I decided perhaps I should act like a normal man and use the access port designed by some underwear guru. I began using the side port. Sure enough, I had gotten into the routine when that brief showed up that she had stitched the opening closed. So I got nailed on the rebound.

Anyway, a brief by any other name can be distressing when a man is under pressure. Sometimes your tee shirt blocks the opening and you can't find the port resulting in a man frantically rummaging around in his shorts like some deranged sex fiend. Sometimes your short, like boxer variety twist and you find yourself feeling around by your appendix instead of where you need to be.

So I like my Jockeys. I wear them on the weekend when getting at "stubby" may be a matter of going or changing clothes. Jockey has a great idea, I just can't figure out how to market it.

Sunday, August 17, 2008

Had enough of the Olympics?

Not hardly. It is refreshing to listen to the American swim team proclaim Michael Phelps as a hero and the all time great Olympian. Phelps in turn responded by proclaiming the help provided by his teammates. It may sound corny, but I think we need to hear that kind of "corn." How about Kobe Bryant talking about the chills he got when he donned the Team USA basketball uniform and openly talking about his patriotism. How about the greatest basketball players in the world showing up to watch history in the making at the swim venue. How about the Australian Ian Thorpe showing up to bear witness to Michael Phelps efforts.

What about Béla Károlyi's exuberance in watching the Americans achieve a historic Gold and Silver in Women's gymnastics? Were the two gymnasts good representatives for today's youth. They seem like excellent role models happy for one another and excited about the opportunity to participate. I thought the courage of Dara Torres was amazing, at age 41 and looking every inch a champion and almost bringing the American relay team back to victory. The Romanian woman who won the Women's Marathon was a courageous figure and age 39 to boot.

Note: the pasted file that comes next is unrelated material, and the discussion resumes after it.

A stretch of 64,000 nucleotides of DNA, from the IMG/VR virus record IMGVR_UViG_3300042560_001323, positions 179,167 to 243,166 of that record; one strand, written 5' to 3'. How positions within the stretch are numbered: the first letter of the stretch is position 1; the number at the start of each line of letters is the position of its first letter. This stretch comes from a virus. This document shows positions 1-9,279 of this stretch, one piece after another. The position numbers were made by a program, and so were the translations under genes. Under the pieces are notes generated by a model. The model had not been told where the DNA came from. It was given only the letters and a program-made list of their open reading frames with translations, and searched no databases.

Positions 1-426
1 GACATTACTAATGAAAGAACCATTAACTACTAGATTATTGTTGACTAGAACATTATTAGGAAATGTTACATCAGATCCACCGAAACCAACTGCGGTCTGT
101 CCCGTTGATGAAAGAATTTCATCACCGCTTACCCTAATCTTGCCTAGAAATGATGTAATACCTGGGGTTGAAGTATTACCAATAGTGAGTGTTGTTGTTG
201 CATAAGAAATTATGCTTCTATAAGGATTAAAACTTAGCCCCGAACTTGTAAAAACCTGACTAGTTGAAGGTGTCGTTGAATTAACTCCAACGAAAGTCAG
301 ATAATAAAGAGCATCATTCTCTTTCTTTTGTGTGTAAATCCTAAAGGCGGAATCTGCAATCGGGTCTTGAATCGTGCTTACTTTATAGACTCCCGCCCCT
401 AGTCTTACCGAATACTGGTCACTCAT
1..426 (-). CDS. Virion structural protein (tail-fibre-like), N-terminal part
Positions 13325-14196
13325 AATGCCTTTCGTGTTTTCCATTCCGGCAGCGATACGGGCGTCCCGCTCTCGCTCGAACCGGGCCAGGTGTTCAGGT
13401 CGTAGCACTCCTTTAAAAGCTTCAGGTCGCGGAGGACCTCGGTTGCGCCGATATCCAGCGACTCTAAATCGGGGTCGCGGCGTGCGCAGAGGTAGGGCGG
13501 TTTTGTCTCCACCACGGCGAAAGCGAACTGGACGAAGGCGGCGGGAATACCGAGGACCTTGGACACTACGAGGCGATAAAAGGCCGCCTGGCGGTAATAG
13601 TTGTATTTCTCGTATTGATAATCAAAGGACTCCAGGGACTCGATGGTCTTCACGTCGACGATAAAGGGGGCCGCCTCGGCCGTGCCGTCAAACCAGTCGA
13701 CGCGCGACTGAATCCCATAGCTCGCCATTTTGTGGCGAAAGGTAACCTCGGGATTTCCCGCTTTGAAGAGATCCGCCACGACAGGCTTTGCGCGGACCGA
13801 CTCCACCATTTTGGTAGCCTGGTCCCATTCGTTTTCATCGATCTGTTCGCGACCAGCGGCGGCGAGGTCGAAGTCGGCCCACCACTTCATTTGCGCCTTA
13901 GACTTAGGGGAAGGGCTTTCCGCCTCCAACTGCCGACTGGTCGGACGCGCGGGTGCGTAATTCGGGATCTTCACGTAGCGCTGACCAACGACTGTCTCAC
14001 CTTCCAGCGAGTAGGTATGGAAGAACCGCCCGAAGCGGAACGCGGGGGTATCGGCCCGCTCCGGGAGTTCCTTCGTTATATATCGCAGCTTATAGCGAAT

The Olympics are filled with much more than sport, but great human stories of courage and the capability to overcome obstacles. One story that did not get much play, and I have a feeling it was because of respect for the person was the American male swimmer who was diagnosed with testicular cancer a month before the games. He opted to participate and postpone treatment, and that would probably be OK. I am sure doctors told him it wasn't life threatening and his chances for recovery would be excellent. Maybe not, who knows what the young man was told. However, he had worked hard to be on the American swim team and wanted the opportunity. He had to live with the mental question of was he doing the right thing. He did not win a medal, but the fact that he stood up to his situation and prevailed makes him a hero.

Other countries have their own heroes, and their own stories with which to reassure the population that courage, fair play, and sportsmanship do exist in this world. We can go to a former enemy's country, we can observe their citizens acting much like citizens in other parts of the world and rejoice that perhaps all is not wrong in the world.

Had enough of the Olympics, I would say not!

Monday, August 4, 2008

Health Update

I received an email from a lady in England Saturday thanking me for my blog on Bowel Resection Home Recovery. It is a rather earthy blog, one that is quite descriptive and meant primarily for those who may go through what I went through. The blog has now made it to midway down P.2 of a Goggle Search which I believe indicates it is getting some hits. It makes me feel good that some may find the information useful.

I would be remiss if I did not relate some of the recent events surround that abdominal issue. So here it goes.

Monday, June 23 I began to develop a stomach ache. It is what I characterize as a "green apple" stomach ache. No nausea, just pain. It seemed to diminish some, however it kept me up much of the night. It felt like a gall bladder attack, only I had my gall bladder out in November, 2007. So that could not be it. I finally did get to sleep, but it was fitful and I kept waking up with some pain. June 24, Tuesday morning it had abated quite a bit and I took my long walk. However, after I had breakfast it started up again and became quite painful. I lay on the bed hoping it would subside. I took some ant-acid tablets and it seemed to quiet down. I was hungry about lunch, and while I thought perhaps I should not eat, I did have a grilled cheese sandwich. Ho Boy!

The pain was a sharp pain right under my belly button. I found out that is a key symptom. I could did not pass any gas, I couldn't even work up a burp. I tried drinking some diet soda and it just felt worse, and a small burp not worth mentioning. I also had not gone to the bathroom for two days, no BM. Finally I got real sick, I mean break out in a cold sweat, perspiration dripping off me like I had an internal hose turned on, pain that put me on the floor and finally throwing up like I had the dry heaves. Little relief from vomiting.